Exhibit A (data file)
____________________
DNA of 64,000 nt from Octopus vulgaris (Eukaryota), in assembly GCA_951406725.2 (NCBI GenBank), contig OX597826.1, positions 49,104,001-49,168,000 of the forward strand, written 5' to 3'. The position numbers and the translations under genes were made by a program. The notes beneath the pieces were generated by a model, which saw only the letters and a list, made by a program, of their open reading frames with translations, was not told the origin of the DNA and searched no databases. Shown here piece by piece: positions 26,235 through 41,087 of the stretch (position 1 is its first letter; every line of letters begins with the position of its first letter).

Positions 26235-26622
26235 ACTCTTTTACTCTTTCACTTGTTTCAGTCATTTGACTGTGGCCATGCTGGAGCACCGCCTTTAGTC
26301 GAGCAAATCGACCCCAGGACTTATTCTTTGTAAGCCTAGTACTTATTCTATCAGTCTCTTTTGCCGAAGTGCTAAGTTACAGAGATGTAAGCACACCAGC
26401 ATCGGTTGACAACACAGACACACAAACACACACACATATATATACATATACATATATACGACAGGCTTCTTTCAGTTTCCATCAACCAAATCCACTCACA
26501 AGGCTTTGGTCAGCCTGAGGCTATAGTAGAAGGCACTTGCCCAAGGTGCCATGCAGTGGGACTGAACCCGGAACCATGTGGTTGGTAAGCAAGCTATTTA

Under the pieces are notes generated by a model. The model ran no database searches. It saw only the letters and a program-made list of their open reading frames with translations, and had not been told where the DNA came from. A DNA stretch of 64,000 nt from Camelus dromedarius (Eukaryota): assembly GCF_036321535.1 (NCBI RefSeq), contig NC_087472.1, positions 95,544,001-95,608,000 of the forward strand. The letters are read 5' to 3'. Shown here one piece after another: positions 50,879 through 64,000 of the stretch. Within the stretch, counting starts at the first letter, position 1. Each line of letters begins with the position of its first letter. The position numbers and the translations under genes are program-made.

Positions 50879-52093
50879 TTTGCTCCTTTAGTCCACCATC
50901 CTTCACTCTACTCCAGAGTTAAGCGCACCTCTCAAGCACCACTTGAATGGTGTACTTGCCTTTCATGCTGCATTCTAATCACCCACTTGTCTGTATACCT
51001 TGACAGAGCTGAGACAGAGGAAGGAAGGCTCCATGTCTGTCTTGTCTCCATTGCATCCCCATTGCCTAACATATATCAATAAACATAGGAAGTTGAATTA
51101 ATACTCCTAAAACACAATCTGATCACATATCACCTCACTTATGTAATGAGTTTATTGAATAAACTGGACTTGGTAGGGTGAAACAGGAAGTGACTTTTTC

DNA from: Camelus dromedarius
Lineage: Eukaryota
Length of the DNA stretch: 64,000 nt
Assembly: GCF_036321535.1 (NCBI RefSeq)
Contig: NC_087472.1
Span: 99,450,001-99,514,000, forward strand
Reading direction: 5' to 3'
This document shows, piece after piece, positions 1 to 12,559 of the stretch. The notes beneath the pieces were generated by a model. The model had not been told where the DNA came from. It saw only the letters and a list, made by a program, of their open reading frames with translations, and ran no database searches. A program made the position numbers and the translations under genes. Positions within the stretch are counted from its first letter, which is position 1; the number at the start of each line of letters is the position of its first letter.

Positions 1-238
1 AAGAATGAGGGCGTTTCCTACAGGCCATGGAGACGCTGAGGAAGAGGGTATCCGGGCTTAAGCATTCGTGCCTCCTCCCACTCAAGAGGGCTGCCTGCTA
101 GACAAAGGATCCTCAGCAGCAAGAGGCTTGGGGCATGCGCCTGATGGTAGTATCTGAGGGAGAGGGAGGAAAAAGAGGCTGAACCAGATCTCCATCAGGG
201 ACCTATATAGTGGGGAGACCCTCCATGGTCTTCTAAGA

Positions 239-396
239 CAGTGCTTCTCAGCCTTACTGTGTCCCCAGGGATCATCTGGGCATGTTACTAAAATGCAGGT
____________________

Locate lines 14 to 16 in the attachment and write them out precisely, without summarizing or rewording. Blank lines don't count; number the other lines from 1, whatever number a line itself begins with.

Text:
Lineage: Eukaryota
Length of the DNA stretch: 64,000 nt
Assembly: GCF_036321535.1 (NCBI RefSeq)